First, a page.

Even more confusing is the Salafist backing of Aboul Fotouh who renounced Salafism! The most conservative and devout Muslims have announced their support for a man who is a member of the Islamist nouveau riche. This is an upscale group of elitist Egyptian families who profess to be fundamentalist Muslims, but who have made millions under the Mubarak government.
Aboul Fotouh said once that he would support a woman for president of Egypt, a position no Salafist would support under any conditions.
The political situation continues to evolve and remains fundamentally unstable. It almost invites another strong man government. That government would likely be led by an Islamist.
Romania: Prime Minister Ungureanu's center right government fell last Friday from a vote of no confidence because of his program of austerity measures to comply with the cutback requirements of the International Monetary Fund.
Ungureanu's government was only two months old. The socialists said they have had enough of pension and salary cuts.
The Social Liberal Union, a left wing party led by Victor Ponta, is expected to be invited to form a new government by President Traian Basescu by 7 May. Several MPs from an ethnic minorities group are expected to back the new government together with a junior grouping UNPR - a former ally of the coalition ousted from power on Friday.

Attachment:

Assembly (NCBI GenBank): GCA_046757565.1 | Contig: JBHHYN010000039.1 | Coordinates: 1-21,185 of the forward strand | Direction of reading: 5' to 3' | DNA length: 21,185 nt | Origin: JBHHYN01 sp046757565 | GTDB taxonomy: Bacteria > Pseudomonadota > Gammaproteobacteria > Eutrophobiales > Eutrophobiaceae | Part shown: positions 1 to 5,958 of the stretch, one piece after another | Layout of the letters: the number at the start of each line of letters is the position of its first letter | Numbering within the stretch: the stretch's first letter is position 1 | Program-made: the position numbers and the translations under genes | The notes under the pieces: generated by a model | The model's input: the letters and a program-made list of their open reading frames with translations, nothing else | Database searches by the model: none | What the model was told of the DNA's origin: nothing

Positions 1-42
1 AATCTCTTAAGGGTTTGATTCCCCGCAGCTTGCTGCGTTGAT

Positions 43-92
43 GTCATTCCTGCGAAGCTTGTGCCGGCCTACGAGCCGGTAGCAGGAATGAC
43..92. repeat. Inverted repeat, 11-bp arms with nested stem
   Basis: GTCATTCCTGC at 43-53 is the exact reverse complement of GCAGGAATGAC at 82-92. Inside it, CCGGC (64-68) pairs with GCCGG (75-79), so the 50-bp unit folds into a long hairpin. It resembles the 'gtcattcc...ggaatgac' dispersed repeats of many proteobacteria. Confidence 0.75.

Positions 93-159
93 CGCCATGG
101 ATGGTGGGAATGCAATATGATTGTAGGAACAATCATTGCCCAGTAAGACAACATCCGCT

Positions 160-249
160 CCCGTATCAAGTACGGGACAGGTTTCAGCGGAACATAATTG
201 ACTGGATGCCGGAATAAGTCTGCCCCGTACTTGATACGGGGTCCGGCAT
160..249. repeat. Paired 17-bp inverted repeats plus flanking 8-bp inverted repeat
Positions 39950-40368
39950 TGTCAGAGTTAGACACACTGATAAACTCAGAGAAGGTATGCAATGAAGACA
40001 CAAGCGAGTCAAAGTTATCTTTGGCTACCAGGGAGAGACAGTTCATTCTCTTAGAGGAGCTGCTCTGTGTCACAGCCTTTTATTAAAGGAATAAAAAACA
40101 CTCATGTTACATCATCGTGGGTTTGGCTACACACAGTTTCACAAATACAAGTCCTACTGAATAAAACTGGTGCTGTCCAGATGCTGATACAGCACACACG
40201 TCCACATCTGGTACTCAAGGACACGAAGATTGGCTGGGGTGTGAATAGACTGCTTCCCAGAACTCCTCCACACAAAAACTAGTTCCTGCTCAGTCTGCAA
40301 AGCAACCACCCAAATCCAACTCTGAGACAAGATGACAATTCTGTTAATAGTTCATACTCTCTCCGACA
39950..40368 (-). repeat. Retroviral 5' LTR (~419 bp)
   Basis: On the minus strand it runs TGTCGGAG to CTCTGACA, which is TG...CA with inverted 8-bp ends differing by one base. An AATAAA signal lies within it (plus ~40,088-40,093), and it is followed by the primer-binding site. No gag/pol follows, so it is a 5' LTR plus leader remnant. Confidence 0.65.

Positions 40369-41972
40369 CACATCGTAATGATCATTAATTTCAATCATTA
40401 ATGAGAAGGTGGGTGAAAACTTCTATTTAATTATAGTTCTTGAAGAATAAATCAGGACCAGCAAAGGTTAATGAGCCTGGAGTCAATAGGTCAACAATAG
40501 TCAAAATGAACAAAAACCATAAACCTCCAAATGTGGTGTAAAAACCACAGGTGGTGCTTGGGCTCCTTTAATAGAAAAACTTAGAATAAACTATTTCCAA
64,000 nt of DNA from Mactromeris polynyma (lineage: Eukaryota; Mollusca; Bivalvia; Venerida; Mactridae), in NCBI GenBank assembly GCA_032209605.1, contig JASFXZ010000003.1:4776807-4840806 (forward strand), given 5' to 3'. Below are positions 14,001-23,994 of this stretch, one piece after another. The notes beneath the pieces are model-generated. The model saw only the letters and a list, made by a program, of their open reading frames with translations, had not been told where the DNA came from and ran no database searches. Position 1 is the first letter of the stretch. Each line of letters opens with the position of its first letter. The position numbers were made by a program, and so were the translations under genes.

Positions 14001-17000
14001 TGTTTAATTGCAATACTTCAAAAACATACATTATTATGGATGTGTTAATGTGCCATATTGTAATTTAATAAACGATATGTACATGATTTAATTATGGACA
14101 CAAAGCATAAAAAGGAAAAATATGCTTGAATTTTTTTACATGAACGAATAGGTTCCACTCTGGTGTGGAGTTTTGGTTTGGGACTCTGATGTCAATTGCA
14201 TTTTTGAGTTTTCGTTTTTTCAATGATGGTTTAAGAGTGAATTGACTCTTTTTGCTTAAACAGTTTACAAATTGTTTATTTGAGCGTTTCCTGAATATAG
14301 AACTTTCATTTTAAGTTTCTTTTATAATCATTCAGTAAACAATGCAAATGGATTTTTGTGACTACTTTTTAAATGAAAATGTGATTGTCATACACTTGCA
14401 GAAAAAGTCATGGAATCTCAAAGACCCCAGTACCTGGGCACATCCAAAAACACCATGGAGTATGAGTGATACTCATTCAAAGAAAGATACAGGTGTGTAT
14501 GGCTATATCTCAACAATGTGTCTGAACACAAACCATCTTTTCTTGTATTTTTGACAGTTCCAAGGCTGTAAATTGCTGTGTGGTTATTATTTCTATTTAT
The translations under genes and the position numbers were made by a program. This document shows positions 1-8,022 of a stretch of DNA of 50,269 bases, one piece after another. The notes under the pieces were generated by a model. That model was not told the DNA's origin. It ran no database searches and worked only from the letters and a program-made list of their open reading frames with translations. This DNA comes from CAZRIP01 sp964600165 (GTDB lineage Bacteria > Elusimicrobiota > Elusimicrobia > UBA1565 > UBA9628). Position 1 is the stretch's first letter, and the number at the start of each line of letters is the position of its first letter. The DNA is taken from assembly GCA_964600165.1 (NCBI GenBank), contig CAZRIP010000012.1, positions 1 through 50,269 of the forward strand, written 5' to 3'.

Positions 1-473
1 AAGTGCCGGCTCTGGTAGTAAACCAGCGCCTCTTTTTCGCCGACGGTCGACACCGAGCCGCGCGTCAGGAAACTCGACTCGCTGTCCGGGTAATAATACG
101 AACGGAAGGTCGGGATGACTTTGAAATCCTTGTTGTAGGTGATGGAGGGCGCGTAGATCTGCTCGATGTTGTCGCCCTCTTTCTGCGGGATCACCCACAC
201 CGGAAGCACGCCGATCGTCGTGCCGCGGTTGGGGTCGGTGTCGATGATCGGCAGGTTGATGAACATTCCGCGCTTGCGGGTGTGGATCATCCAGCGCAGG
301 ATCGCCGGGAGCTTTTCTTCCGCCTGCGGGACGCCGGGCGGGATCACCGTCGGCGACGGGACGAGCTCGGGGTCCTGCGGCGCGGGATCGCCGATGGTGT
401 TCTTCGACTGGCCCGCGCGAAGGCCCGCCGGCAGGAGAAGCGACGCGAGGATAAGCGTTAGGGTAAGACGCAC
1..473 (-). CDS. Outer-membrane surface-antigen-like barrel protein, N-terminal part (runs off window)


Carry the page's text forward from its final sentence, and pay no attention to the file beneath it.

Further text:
Comment: Ponta is a leftist, bordering on being a communist, who will resist or reverse austerity measures, but gradually, he says.
The Ungureanu government is the fourth or fifth government of a European state to fall because of EU or IMF demands for austerity. Non-elected bankers toppling elected governments is a new political phenomenon that is generating a powerful backlash that is emerging across Europe.
The Brussels bankers seem clueless about the nature of the threat… not the risk. The political indicators suggest they could lose everything over time, from Paris to Bucharest.
Romania, like Greece and other southern European states, has a large safety net in its grey economy. This is the combination of black market, unreported, unrecorded and informal transactions plus tax evasion. In Romania the value of transactions in the grey economy equal more than 30% of the state's GDP. In Greece its value is nearly half of GDP.
The grey economy works as a social safety net in hard times because of its elasticity in absorbing labor. This elasticity explains why there are not more riots in Bucharest or Athens. It also reinforces the leftist political leaders in resisting the austerity requirements of the international bankers.
Socialist and utopian political movements are gathering momentum in opposing membership in the European Union.
Czech Republic: The fiscally conservative Czech government late Friday survived a vote of no confidence. The issues in Prague were similar to those in Romania - austerity measures imposed by outsiders.
End of NightWatch for 29 April.